ABSTRACT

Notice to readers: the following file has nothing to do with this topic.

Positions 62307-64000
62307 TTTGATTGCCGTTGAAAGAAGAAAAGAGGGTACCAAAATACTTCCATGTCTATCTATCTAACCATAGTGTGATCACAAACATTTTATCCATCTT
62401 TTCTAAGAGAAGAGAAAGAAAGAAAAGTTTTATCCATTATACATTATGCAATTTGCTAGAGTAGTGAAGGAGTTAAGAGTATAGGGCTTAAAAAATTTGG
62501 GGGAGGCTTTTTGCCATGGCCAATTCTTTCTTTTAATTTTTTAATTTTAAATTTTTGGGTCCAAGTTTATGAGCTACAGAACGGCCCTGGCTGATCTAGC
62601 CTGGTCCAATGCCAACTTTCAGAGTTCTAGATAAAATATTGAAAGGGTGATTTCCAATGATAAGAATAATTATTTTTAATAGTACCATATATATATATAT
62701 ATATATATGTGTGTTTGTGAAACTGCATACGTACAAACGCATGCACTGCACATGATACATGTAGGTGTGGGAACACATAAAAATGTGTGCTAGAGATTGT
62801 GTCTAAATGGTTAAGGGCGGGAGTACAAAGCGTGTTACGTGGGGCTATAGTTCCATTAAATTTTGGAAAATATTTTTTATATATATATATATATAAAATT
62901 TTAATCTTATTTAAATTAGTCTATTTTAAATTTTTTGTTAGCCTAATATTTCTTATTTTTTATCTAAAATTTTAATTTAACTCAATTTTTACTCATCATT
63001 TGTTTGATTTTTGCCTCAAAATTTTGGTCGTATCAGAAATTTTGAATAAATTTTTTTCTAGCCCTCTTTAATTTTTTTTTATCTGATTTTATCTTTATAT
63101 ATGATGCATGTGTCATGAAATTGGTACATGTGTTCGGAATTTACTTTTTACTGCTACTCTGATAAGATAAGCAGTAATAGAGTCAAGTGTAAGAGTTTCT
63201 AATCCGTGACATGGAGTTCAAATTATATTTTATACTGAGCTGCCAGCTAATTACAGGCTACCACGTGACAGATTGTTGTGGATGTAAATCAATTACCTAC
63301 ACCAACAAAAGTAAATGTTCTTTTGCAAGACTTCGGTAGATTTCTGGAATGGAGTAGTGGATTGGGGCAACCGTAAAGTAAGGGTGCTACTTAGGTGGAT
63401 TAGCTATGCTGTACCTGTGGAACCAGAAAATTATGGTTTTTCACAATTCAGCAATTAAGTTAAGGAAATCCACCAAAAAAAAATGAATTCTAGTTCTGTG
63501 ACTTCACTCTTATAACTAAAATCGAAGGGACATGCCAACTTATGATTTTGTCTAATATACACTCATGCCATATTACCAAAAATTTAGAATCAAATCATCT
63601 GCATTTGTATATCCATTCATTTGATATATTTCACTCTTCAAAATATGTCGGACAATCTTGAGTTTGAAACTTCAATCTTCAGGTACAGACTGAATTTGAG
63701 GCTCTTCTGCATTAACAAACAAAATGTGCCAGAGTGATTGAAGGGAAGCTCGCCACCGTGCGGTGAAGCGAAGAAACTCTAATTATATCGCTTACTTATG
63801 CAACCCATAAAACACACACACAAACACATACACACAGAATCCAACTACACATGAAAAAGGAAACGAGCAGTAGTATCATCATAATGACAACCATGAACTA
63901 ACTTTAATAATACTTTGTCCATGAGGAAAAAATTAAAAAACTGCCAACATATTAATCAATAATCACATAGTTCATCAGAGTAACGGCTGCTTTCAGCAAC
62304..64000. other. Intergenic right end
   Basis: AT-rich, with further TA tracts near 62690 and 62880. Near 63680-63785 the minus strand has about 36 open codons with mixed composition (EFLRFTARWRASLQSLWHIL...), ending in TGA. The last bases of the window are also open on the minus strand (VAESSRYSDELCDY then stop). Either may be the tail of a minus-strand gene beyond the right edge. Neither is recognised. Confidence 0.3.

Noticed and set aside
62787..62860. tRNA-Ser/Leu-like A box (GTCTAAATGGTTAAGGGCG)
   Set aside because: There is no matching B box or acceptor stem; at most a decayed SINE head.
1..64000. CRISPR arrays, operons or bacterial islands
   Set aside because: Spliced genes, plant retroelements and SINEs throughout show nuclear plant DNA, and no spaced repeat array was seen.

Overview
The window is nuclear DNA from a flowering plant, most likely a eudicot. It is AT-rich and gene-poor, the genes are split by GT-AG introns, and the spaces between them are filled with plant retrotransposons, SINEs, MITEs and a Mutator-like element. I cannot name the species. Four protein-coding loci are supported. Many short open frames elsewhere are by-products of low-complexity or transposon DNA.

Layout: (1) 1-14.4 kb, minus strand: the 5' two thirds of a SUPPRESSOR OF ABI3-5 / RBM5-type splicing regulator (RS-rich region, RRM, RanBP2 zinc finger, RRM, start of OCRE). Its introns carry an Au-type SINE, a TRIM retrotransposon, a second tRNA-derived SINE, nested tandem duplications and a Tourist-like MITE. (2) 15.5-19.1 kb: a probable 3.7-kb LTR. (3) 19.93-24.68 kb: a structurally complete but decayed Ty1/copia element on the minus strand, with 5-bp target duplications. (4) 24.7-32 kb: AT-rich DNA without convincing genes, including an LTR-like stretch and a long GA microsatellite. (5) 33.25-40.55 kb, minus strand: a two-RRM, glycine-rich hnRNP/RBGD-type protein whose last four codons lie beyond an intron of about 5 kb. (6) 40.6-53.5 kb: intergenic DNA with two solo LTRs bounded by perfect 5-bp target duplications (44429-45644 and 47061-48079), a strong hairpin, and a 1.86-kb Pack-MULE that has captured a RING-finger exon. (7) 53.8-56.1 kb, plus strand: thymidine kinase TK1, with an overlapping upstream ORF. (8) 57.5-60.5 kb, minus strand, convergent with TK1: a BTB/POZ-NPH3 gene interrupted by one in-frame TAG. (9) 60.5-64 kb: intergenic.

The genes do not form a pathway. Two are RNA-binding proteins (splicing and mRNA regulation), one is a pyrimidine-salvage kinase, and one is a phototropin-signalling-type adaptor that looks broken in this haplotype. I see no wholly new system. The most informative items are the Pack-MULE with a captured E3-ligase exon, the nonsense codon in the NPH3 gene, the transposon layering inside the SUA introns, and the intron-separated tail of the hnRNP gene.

Under West German pressure, initial price levels to be guaranteed to producers were set too high, notably in the case of cereals. Production expanded, and where it was price-elastic, consumption was adversely affected. Since the greater part of the cost of the CAP consists in disposing of or storing products taken off the market in support of the guarantee to farmers, small changes in the balance of supply and demand produce much larger changes in budgetary costs. Structural policies within the Community, whether agricultural, social or regional, have increasingly been looked upon mainly as vehicles for budgetary transfers in favour of the poorer member states. That was the background to the recent Brussels summit decision to double the Community structural funds by 1993 and to concentrate them upon the poorest areas. The aims of Japanese policy have been food security and income parity for farmers. Imports of competing products have been heavily restricted and, in the case of rice, prohibited.